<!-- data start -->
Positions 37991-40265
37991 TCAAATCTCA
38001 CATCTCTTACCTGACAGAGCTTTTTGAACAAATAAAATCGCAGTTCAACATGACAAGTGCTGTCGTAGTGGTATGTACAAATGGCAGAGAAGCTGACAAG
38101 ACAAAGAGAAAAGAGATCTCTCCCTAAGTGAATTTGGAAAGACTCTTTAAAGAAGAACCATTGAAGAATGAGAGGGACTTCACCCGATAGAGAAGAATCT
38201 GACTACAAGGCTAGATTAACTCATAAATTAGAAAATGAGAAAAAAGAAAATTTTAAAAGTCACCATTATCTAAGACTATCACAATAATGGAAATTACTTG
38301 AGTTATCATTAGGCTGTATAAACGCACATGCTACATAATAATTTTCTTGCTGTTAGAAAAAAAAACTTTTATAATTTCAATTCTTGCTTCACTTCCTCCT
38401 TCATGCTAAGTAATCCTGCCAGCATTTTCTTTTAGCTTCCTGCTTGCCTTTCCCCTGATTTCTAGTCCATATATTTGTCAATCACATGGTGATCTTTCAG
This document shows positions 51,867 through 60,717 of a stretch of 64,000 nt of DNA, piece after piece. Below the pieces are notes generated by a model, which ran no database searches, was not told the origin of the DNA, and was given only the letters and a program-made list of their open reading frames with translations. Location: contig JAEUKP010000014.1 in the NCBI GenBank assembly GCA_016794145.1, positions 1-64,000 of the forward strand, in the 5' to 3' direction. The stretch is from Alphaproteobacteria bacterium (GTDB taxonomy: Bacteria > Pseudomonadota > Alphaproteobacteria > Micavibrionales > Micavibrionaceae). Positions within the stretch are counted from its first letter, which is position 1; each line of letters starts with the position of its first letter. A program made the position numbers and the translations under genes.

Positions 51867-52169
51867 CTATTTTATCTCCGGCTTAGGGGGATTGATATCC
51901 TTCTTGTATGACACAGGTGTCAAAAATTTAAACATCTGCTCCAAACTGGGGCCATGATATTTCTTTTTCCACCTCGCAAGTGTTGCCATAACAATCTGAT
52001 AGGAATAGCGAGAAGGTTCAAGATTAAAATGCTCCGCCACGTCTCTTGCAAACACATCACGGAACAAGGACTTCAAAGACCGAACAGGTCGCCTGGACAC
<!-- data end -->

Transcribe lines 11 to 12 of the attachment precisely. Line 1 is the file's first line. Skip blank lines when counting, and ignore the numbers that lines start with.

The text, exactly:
51901 TTCTTGTATGACACAGGTGTCAAAAATTTAAACATCTGCTCCAAACTGGGGCCATGATATTTCTTTTTCCACCTCGCAAGTGTTGCCATAACAATCTGAT
52001 AGGAATAGCGAGAAGGTTCAAGATTAAAATGCTCCGCCACGTCTCTTGCAAACACATCACGGAACAAGGACTTCAAAGACCGAACAGGTCGCCTGGACAC